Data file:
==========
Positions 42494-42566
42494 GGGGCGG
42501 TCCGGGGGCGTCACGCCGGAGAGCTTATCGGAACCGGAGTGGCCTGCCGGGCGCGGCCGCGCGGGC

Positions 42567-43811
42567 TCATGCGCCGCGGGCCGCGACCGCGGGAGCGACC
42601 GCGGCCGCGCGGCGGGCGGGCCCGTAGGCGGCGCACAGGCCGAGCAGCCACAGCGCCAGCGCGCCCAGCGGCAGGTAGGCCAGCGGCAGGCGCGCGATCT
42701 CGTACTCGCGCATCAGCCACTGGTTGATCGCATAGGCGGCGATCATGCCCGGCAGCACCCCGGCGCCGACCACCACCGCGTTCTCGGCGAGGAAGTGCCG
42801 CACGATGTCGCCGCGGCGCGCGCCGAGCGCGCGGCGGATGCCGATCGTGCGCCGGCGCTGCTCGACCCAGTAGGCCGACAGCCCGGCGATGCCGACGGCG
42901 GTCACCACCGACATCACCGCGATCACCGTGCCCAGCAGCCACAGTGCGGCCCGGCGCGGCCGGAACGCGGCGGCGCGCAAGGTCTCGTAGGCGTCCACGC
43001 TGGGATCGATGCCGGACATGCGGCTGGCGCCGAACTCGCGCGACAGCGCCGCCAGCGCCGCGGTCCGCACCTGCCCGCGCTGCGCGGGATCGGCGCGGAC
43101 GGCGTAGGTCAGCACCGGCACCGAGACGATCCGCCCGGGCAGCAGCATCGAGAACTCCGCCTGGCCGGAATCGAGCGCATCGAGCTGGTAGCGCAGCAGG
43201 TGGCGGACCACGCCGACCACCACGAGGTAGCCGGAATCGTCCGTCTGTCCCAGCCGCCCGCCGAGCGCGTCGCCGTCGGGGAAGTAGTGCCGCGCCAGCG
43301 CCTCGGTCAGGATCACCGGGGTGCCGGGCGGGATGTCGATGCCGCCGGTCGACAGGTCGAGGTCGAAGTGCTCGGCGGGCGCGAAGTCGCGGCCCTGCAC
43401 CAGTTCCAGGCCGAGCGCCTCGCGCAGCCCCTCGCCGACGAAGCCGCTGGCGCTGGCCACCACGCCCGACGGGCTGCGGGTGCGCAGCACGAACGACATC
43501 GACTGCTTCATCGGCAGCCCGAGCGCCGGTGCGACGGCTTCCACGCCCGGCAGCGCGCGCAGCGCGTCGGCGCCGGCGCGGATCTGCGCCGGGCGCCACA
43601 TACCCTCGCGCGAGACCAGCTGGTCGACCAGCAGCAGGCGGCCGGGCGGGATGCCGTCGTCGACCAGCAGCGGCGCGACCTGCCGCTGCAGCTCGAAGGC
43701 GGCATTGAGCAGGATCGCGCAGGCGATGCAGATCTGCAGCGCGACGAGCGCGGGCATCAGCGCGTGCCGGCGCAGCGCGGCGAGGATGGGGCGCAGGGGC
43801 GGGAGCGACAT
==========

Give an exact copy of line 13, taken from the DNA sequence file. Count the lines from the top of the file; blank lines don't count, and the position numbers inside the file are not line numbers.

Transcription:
43301 CCTCGGTCAGGATCACCGGGGTGCCGGGCGGGATGTCGATGCCGCCGGTCGACAGGTCGAGGTCGAAGTGCTCGGCGGGCGCGAAGTCGCGGCCCTGCAC